God comfort us with these words.
Our God and Father, we behold mystery today, the mystery of life and beauty and love, the mystery of death, with all its forsakenness and bewilderment, the mystery of the promised resurrection from the dead. In this mystery we turn to you, whom we know in the face of Jesus Christ.
We are grateful today, too. We thank you for Pam, the very human, gloriously human Pam – who she was as daughter and sister, wife and mother, friend and colleague, teacher and scholar. Thank you for her life and legacy. Thank you for the imprint she left on our lives. Thank you for her faith and witness, her many loves, especially for people. Thank you for her belief in the gospel, which promises us a life that cannot be defeated by sin, sickness, suffering and death. We celebrate Pam today. She was a gift to us.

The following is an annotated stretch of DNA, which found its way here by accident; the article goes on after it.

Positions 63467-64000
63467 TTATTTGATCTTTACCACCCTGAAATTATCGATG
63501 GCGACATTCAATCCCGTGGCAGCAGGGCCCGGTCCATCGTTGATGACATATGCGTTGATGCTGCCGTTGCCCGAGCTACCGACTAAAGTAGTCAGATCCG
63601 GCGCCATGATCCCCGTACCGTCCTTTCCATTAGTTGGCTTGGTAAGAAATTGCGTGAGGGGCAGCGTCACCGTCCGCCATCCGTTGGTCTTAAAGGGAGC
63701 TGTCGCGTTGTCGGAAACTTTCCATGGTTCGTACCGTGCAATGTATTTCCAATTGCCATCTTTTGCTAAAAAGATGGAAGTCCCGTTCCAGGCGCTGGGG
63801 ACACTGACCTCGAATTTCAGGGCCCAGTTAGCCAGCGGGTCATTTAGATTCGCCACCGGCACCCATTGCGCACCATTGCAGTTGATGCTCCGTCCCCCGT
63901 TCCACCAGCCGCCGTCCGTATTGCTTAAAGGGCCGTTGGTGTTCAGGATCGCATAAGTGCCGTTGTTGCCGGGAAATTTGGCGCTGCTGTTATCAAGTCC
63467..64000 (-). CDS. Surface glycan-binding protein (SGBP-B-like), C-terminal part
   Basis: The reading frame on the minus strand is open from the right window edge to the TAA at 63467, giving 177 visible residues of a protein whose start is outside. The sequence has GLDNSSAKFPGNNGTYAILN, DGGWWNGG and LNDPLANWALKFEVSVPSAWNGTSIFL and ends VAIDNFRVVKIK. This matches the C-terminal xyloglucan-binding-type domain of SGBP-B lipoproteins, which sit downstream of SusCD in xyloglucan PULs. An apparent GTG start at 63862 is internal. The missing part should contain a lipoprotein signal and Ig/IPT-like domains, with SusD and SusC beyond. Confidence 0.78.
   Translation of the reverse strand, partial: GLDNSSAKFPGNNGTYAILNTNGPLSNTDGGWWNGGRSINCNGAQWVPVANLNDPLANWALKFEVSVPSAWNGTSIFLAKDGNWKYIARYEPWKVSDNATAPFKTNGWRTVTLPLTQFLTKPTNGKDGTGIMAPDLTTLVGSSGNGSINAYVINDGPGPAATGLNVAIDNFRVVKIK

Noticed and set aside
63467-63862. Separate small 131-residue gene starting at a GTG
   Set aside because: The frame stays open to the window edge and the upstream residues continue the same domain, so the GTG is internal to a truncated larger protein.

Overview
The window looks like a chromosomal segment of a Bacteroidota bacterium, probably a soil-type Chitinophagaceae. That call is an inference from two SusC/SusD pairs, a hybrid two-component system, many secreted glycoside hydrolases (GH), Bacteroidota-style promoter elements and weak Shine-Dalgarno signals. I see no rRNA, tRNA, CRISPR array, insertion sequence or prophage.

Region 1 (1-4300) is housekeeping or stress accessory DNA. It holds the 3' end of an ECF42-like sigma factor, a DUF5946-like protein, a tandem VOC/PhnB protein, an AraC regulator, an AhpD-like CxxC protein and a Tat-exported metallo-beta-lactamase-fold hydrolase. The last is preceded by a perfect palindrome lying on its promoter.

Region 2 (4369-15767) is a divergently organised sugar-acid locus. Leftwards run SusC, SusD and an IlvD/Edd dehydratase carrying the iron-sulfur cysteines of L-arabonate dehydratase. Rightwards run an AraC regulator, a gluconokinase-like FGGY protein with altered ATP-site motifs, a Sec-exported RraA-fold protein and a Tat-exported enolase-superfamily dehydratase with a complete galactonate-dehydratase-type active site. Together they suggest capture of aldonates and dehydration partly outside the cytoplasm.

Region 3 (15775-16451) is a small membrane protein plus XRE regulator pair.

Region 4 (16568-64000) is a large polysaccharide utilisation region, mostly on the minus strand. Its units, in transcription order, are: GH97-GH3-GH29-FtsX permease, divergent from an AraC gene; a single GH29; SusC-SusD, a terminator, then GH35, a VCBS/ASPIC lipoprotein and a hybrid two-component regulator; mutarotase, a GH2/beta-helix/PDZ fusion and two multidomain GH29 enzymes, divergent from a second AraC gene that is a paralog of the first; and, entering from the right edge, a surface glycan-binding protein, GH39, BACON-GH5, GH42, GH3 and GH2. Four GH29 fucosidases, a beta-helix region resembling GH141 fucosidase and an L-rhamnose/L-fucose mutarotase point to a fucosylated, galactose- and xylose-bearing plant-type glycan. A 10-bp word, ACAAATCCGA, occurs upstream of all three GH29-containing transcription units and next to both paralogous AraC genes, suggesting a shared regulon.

But there is more than a feeling of mystery and gratitude in us today. There is also deep sadness, longing and emptiness. We will miss her, Lord. You see that in us even more than we do, for you know us better than we know ourselves. We pray comfort, hope and steadiness into Pam's family, into Doug and his wife, Betty, into Rob, Luke, Danny, Amanda and Alma, into brothers and sisters, in-laws, their children. They absorb this loss the most directly, the most profoundly. They need you. Be strength and wisdom and safety to them in their struggle of soul and sorrow. Be home and belonging to them. Be hope and love for them. Draw them to yourself through Christ.
At such times as this we all need comfort, Lord. We all need hope. We all need the gospel. Cultivate these gifts in us as the master gardener that you are. Make us your garden. Make us beautiful and fruitful, as only you can do, as you have done now so perfectly in Pam.
We pray this prayer in the name of Jesus Christ, our Lord. Amen.